Hurricane Irma's relentless advance on Florida narrowed the window for residents to get to safely, with the latest forecasts shifting landfall southwest of the heavily populated Miami metro area.
Forecasters adjusted Hurricane Irma's potential track more toward the west coast of Florida, away from the Miami metropolitan area of 6 million people, meaning "a less costly, a less deadly storm," University of Miami researcher Brian McNoldy said.
Nevertheless, forecasters warned that its hurricane-force winds were so wide they could reach from coast to coast, testing the nation's third-largest state, which has undergone rapid development and more stringent hurricane-proof building codes in the last decade or so.
"This is a storm that will kill you if you don't get out of the way," National Hurricane Center meteorologist Dennis Feltgen said. "Everybody's going to feel this one."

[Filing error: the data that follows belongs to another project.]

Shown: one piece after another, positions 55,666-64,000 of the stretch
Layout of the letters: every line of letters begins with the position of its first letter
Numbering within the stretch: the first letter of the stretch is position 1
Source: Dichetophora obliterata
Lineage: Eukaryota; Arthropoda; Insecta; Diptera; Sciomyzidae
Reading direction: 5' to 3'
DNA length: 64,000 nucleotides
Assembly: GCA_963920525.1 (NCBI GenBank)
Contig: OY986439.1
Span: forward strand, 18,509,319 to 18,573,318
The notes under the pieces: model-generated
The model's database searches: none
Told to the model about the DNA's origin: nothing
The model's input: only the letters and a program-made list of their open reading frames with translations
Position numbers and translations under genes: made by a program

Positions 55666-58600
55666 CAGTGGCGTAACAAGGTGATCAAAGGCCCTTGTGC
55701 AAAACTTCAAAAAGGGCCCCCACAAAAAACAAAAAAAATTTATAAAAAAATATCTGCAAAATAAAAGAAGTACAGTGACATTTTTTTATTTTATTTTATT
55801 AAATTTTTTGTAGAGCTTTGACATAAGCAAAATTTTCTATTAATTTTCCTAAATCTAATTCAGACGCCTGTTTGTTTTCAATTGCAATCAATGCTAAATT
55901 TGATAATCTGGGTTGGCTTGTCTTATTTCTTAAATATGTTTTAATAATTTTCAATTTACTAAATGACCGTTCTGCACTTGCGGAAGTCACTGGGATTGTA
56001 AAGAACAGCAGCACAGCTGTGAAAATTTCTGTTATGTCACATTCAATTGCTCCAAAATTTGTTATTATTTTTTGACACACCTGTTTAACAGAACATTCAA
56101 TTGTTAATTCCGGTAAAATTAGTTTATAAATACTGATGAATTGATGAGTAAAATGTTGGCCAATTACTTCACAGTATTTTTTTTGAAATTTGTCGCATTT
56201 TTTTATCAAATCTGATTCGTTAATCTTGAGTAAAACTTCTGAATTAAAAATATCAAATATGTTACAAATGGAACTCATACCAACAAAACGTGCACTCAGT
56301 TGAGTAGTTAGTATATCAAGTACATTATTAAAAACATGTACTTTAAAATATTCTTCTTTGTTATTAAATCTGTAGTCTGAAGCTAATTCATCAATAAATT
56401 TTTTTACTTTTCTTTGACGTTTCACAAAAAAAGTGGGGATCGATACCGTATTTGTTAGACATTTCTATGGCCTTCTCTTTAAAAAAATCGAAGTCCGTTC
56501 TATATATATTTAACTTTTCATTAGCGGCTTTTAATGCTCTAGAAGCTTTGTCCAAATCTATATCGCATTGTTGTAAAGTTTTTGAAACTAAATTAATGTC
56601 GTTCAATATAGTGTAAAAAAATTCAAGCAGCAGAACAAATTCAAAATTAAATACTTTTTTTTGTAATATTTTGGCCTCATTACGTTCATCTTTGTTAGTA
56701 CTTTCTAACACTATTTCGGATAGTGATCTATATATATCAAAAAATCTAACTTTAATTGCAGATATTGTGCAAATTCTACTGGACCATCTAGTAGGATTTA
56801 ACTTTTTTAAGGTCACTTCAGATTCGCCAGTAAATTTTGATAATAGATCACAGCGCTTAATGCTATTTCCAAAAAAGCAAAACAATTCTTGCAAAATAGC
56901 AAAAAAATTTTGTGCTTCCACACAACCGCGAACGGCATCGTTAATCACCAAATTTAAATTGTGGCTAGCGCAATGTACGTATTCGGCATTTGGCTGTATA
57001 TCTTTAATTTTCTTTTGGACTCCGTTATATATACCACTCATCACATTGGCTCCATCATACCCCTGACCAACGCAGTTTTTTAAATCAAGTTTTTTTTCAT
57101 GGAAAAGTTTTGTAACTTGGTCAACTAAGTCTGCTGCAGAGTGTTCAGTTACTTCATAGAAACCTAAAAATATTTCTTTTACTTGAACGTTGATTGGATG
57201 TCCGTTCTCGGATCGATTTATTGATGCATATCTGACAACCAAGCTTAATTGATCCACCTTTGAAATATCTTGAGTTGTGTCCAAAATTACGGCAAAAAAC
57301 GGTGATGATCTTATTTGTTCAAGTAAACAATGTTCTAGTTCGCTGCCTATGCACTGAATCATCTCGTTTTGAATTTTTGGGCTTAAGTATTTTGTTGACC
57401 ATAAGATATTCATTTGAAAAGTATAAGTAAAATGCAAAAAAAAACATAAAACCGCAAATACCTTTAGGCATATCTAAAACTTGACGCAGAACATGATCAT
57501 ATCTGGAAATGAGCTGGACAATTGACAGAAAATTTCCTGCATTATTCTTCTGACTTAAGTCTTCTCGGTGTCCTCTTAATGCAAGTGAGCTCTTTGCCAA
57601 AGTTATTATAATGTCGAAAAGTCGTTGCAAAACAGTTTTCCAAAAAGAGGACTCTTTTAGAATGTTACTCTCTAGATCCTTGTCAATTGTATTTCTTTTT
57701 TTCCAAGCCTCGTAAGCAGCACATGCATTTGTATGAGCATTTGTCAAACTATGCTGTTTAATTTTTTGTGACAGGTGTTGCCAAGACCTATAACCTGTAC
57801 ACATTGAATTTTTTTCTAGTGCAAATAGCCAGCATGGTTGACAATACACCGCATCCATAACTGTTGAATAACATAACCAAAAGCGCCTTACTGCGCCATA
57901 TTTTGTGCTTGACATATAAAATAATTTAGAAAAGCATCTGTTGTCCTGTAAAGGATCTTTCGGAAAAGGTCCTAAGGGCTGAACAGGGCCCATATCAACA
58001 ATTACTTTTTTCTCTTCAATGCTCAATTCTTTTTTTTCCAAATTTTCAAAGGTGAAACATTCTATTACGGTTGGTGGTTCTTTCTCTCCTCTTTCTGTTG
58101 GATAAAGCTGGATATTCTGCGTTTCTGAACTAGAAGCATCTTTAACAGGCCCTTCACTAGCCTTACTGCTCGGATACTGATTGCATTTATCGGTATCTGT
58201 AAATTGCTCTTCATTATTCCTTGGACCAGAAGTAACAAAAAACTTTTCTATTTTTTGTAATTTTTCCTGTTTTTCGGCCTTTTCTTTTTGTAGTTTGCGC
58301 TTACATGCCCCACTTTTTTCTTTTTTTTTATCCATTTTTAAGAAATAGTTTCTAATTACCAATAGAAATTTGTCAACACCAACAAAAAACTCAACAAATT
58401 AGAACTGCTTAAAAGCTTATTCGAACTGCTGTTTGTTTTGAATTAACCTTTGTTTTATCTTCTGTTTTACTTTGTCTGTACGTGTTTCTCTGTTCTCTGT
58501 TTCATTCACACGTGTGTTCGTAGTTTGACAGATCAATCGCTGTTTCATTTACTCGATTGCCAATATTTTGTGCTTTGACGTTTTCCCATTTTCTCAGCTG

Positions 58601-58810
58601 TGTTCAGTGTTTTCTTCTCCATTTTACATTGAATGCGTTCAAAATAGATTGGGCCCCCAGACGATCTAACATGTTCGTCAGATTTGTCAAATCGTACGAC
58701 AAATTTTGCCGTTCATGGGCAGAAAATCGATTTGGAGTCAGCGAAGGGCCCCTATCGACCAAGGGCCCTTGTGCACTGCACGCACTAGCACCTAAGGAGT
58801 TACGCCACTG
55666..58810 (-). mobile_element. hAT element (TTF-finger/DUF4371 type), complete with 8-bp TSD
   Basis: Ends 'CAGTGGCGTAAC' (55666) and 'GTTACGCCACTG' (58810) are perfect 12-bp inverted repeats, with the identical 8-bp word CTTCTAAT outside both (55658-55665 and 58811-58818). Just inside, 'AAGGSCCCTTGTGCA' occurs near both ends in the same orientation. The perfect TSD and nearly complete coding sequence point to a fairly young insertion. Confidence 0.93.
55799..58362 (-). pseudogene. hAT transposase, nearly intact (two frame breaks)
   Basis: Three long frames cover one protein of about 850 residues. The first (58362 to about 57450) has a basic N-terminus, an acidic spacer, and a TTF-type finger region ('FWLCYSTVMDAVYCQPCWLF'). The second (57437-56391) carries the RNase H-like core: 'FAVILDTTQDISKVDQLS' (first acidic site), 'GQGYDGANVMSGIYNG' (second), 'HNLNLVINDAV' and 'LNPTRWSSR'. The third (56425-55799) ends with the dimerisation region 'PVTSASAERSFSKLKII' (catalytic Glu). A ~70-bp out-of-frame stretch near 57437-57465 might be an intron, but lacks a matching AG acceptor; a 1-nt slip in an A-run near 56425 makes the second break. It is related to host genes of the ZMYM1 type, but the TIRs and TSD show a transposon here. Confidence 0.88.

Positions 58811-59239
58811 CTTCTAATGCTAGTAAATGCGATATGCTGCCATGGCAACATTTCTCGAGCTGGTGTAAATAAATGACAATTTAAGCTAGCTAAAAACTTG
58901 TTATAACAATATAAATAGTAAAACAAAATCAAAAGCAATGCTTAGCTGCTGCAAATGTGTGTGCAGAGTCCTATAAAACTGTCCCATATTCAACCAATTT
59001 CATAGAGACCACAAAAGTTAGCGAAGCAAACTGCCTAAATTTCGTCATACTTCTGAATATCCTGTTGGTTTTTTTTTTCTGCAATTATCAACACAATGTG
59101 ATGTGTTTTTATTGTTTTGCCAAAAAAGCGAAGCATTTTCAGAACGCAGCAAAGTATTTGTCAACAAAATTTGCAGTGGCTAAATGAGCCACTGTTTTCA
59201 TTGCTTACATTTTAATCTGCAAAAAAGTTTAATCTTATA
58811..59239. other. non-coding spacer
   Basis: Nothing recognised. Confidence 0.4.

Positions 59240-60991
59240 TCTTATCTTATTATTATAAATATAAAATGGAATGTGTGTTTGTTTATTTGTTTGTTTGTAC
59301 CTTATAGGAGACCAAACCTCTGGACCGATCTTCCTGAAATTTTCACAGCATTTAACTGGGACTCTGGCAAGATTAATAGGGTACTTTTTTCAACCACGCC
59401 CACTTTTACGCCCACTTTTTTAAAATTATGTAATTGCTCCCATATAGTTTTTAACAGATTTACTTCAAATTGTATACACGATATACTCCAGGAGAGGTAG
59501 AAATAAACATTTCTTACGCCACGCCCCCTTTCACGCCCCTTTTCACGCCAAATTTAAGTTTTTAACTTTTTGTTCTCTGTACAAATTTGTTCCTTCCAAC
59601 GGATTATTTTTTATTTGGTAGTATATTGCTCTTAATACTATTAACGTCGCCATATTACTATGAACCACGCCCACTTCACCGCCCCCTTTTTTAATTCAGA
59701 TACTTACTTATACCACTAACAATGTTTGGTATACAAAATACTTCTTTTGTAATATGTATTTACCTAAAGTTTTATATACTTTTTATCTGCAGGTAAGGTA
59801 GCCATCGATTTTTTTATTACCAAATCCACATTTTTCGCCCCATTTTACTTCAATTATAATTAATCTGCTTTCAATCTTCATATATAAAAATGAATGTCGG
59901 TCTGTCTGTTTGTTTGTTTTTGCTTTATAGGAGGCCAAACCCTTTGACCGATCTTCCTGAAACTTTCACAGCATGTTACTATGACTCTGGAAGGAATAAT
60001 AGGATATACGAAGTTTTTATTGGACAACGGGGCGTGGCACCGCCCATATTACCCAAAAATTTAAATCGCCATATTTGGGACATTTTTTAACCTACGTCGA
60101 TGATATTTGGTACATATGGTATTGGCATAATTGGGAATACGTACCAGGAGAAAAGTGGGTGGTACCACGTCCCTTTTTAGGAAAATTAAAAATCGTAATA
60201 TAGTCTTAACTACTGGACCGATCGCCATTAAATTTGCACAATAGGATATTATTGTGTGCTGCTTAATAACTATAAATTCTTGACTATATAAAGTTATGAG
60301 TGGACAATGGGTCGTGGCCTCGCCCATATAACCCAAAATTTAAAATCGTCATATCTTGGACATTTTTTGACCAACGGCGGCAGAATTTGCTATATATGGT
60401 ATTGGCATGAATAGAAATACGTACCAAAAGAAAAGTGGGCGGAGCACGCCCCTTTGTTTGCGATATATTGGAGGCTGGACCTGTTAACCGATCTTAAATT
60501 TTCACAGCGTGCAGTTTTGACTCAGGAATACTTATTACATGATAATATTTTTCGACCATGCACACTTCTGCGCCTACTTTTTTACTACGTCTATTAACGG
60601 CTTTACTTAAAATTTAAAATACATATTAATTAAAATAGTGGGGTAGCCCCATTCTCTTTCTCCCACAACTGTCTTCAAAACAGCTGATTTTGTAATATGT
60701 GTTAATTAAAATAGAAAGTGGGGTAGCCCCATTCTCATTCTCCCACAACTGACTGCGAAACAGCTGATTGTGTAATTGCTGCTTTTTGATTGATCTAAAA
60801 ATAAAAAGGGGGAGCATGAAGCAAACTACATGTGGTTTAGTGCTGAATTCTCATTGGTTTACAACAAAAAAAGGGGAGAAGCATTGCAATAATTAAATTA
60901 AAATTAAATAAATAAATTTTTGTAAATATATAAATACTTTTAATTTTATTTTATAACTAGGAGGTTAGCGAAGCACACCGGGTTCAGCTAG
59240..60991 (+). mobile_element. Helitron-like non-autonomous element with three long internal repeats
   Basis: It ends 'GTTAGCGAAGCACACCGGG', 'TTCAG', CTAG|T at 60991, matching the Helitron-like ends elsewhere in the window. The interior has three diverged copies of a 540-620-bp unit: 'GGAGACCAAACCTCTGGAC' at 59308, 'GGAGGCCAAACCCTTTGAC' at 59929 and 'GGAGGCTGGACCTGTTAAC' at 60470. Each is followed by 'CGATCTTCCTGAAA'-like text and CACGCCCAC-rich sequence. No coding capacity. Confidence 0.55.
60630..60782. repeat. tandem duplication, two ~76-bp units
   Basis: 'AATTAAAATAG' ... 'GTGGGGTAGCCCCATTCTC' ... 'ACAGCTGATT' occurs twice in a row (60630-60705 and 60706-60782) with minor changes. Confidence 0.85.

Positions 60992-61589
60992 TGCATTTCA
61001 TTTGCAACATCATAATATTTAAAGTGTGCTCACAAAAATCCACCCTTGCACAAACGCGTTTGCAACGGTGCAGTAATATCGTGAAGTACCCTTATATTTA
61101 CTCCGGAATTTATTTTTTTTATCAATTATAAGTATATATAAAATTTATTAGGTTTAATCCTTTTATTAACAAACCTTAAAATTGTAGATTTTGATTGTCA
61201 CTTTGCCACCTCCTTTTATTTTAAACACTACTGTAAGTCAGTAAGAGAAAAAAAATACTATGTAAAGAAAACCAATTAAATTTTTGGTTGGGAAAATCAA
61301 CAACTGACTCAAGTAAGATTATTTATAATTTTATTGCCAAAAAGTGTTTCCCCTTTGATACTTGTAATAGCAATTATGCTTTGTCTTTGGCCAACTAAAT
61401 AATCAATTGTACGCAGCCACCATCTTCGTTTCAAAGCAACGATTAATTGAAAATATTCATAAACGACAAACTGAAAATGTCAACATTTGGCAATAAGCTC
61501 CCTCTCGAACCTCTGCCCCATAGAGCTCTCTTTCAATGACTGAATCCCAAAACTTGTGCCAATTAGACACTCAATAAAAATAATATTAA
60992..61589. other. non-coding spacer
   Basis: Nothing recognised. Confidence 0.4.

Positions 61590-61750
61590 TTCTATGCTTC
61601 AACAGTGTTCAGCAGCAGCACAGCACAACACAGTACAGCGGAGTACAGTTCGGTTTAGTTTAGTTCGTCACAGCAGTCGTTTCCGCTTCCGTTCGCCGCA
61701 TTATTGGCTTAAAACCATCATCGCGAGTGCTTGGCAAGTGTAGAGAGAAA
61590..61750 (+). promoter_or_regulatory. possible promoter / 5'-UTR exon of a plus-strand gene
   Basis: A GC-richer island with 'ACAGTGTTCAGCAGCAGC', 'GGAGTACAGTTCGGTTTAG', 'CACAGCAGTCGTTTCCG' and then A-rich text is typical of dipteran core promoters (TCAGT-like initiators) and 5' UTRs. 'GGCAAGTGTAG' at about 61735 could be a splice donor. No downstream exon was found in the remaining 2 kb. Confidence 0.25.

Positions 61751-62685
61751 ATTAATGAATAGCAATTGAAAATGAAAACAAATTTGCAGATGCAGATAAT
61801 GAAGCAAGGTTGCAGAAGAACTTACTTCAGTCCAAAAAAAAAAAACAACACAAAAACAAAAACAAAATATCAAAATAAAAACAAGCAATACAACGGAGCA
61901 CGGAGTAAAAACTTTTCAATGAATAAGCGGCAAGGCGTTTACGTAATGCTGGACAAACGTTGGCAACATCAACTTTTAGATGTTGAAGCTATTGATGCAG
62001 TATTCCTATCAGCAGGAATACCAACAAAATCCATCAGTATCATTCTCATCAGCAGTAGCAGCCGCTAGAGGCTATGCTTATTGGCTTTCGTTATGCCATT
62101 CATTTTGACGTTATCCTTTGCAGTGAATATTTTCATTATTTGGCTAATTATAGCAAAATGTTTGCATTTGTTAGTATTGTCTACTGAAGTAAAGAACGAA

Irma killed at least 20 people in the Caribbean and left thousands homeless as it devastated small resort islands known for their warm, turquoise water.
In Florida, gas shortages and gridlock plagued the evacuations, turning normally simple trips into tests of will. Parts of interstates 75 and 95 north were bumper-to-bumper, while very few cars drove in the southbound lanes.
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"We're getting out of this state," said Manny Zuniga, who left his home in Miamiat midnight Thursday to avoid the gridlock. "Irma is going to take all of Florida."
Despite driving overnight, he still took 12 hours to reach Orlando — a trip that normally takes four hours. From there, he and his wife, two children, two dogs and a ferret were headed to Arkansas.
Andrew razed Miami's suburbs with winds topping 165 mph (265 kph), damaging or blowing apart over 125,000 homes. Almost all mobile homes in its path were obliterated. The damage totaled $26 billion in Florida's most-populous areas. At least 40 people were killed in Florida.